Softshell clams, better known as steamers, are not the most famous bivalve on Martha’s Vineyard. And although a favored treat on the Island, nor are they second or third on the list.

Though often taking a backseat to quahaugs, scallops and oysters, the steamer fishery was once a valuable economic engine for a select group of local shellfishermen. Yet, after decades of decline, a fishery that in the past had supported more than a dozen summertime clammers on the Edgartown Great Pond now draws no more than five commercial harvesters there each summer.

“Like a lot of things shellfishing, it’s not as good as it used to be,” said Paul Bagnall, retired Edgartown shellfish constable who commercially clammed in the 1970s and 1980s. “It’s always been a boom or bust cycle out there, but it has been cycling down over the years.”

Recent state fisheries data released by the Martha’s Vineyard Commission portrays a turbulent industry. In 2015, for instance, 225.5 bushels were harvested on-Island, a number that rose to 1080 bushels in 2021 before dropping back down to 412 last year.

Historic levels were often much higher, with 1,765 bushels harvested in Edgartown alone in 1965.

Overall price-adjusted profits from the fishery have gone down as well. In 1965, the Edgartown fish warden’s report valued the total harvest at $17,650, equivalent to $171,501 today, according to the Bureau of Labor Statistics. That price-adjusted level is $70,000 more than any year recorded in state data going back to 2005. In 2021, the total harvest was valued at $92,089, while 2022 numbers came in at just $22,960. Meanwhile, the quahaug harvest was valued at $249,971 last year.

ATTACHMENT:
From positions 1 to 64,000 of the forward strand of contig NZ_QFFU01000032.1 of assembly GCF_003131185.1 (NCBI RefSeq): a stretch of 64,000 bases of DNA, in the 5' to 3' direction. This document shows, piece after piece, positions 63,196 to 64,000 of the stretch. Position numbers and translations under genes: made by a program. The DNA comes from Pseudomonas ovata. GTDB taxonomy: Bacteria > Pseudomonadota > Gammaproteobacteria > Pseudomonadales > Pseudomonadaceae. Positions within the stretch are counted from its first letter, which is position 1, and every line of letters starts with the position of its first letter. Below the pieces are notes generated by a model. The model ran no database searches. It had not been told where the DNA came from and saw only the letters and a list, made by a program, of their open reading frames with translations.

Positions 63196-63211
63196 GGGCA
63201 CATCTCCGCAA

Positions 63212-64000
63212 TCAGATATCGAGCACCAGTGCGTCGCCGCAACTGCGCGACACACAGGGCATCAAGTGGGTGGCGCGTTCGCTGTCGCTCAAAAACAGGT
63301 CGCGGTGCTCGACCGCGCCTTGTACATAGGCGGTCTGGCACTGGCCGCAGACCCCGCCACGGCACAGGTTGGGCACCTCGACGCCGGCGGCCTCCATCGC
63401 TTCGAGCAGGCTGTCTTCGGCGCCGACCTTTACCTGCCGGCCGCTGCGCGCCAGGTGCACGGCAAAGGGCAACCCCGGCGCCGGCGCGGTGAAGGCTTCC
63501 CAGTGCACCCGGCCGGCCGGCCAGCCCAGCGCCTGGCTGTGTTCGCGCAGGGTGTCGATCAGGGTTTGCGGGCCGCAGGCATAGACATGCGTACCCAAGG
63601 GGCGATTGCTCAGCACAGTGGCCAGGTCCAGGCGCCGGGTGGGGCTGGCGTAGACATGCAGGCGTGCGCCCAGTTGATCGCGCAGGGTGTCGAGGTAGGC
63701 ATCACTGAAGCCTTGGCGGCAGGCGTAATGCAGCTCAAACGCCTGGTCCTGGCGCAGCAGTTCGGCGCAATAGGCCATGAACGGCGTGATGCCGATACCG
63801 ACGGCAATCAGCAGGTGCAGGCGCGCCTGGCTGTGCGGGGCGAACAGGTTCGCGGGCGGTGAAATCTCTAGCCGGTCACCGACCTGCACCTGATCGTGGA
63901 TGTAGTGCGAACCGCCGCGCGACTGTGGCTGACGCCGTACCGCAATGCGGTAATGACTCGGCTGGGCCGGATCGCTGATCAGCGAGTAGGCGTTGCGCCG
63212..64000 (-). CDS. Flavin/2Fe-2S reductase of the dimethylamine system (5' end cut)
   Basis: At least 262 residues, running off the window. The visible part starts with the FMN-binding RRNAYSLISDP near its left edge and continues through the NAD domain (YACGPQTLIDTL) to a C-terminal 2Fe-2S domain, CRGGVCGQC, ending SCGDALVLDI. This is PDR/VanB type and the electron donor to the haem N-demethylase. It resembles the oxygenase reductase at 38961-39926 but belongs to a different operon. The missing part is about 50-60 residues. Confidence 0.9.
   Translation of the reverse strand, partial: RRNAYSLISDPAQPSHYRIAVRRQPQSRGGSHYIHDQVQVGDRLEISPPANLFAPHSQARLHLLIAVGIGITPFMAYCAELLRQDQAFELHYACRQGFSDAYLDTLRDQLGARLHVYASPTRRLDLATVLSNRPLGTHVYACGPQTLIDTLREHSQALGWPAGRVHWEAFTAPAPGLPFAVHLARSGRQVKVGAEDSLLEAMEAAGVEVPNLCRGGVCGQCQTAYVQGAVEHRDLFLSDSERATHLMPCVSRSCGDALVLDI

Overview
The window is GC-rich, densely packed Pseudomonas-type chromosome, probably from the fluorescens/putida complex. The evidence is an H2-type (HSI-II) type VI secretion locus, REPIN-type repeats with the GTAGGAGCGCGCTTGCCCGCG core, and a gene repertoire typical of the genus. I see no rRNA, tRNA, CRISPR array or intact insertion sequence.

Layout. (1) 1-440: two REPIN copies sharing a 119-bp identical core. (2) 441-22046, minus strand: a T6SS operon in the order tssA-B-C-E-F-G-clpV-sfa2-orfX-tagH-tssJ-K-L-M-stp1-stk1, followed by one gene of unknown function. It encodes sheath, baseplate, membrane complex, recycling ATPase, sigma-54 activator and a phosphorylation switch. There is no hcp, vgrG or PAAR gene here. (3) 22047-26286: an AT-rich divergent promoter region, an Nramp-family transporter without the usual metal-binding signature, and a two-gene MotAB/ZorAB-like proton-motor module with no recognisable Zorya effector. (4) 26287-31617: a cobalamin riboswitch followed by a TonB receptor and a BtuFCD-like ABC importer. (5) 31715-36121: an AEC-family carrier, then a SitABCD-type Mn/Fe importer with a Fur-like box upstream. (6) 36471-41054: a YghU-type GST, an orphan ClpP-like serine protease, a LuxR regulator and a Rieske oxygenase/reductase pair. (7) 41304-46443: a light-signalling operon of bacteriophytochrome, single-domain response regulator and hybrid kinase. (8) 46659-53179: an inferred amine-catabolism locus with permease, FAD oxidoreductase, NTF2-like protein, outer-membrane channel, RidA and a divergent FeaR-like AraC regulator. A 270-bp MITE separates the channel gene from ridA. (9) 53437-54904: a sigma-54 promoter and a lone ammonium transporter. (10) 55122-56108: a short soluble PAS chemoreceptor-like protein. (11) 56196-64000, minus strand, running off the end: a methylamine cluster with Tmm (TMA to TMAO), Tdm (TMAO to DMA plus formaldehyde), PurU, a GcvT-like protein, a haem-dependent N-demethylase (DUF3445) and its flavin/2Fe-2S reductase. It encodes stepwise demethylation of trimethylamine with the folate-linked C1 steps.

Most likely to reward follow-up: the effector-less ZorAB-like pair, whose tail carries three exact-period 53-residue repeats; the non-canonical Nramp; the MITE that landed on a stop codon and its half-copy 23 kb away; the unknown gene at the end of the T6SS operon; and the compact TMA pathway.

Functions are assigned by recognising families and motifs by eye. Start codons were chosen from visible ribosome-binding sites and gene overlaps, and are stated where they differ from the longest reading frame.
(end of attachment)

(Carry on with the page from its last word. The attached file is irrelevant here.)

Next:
Seeding for softshell clams has been difficult. — Albert O. Fischer

“It’s not a great business to break into nowadays,” said Edgartown shellfish constable Rob Morrison of the steamer fishery.

Steamers are more sensitive to environmental conditions than hard shell quahaugs, Mr. Morrison said. The soft shells make them vulnerable to predation from local blue crabs and invasive greens and susceptible to shell weakening from ocean acidification.

“Steamer clams are something that’s been in decline coastwide for years,” he said.

Shellfish pathologist Roxanna Smolowitz said that the decline on the Vineyard began in the mid-1980s when MV Shellfish Group samples she tested at the Marine Biological Laboratory showed the first infection of neoplasia disease in Island steamers.

“It pretty much wiped out the softshell clams [in Edgartown Great Pond],” she recalled, though the disease does not affect humans. Since then, the dis

ease has become less lethal but still lingers in the background.

Yet, unlike scallops, quahaugs and oysters, all of which have benefited from public efforts at restoration after facing similar environmental challenges, attempts to seed softshell clams on Island have been largely unsuccessful.

“The general consensus is that they’re not very easy to grow,” said Emma Green-Beach, executive director of the shellfish group.

After an abortive attempt to cultivate steamers in the early 2000s, she said, the group hasn’t attempted to seed them in Island waters.

Like quahaugs, softshell clams live most of their lives burrowed in shoreside sands. Though the shellfish group has had some success growing steamer seed in the hatchery, when it came time to release them into the wild, the clams had difficulty adjusting.